Welcome Prospects

The new G.L.B.T. center, to be housed at the Old Whalers Church, will give young people like David a place to turn

   Many New Yorkers, whose state was among those in recent years that turned a long-overdue gender-blind eye on marriage, rightly celebrated the Supreme Court’s decision last week on the Defense of Marriage Act. Locally, we were pleased to learn that the plaintiff in this landmark case was a part-time Southampton resident, Edith Windsor.
    On a smaller scale, but also of major significance, at least for the South Fork, is the opening this month in Sag Harbor of the area’s first support and social center for gay, lesbian, bisexual, and transgender young people.
    As society as a whole moves toward greater acceptance of its gay members, concern about students in the middle and high school years has lagged behind, according to many accounts. This has been true here.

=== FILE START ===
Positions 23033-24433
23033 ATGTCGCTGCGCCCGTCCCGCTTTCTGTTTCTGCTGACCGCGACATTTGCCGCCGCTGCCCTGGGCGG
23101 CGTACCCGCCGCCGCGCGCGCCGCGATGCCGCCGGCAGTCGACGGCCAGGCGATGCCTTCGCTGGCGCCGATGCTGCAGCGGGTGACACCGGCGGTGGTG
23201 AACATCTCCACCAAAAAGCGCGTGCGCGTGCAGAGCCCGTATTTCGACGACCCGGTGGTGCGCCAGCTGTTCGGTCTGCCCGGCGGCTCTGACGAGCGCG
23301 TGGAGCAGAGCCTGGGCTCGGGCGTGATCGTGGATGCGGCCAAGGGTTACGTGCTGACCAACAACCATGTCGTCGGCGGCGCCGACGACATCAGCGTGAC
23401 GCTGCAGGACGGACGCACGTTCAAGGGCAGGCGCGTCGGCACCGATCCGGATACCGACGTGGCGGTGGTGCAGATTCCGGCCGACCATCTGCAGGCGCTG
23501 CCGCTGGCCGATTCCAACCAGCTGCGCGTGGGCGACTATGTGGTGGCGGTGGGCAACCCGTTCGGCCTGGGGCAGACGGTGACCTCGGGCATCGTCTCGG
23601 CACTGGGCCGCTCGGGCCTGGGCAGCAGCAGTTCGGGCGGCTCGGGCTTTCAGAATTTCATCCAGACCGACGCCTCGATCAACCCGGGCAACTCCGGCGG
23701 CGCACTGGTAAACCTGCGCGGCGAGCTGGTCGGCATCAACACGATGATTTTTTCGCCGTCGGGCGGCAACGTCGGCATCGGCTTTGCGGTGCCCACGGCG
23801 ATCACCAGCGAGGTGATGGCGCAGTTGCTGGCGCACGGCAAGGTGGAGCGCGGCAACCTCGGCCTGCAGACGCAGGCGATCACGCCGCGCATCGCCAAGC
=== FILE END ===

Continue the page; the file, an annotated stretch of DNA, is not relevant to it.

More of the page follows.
David Hernandez’s tragic decision to commit suicide last year was prompted, at least in part, by bullying by his peers about his sexual orientation. And on an even smaller scale, harassment and lack of empathy for those who are perceived as different is routine, according to many parents. The new G.L.B.T. center, to be housed at the Old Whalers Church, will give young people like David a place to turn, to find encouraging people who say it is okay to be who you are.
    Until the center opens in mid-July, the nearest similar refuge is in Bay Shore — an impossible distance for many of the kids who might need it. Those involved in getting the South Fork facility going are to be heartily congratulated, as is the church for hosting it.
    All of our children, no matter what path they travel toward adulthood, must be assisted and nurtured along the way.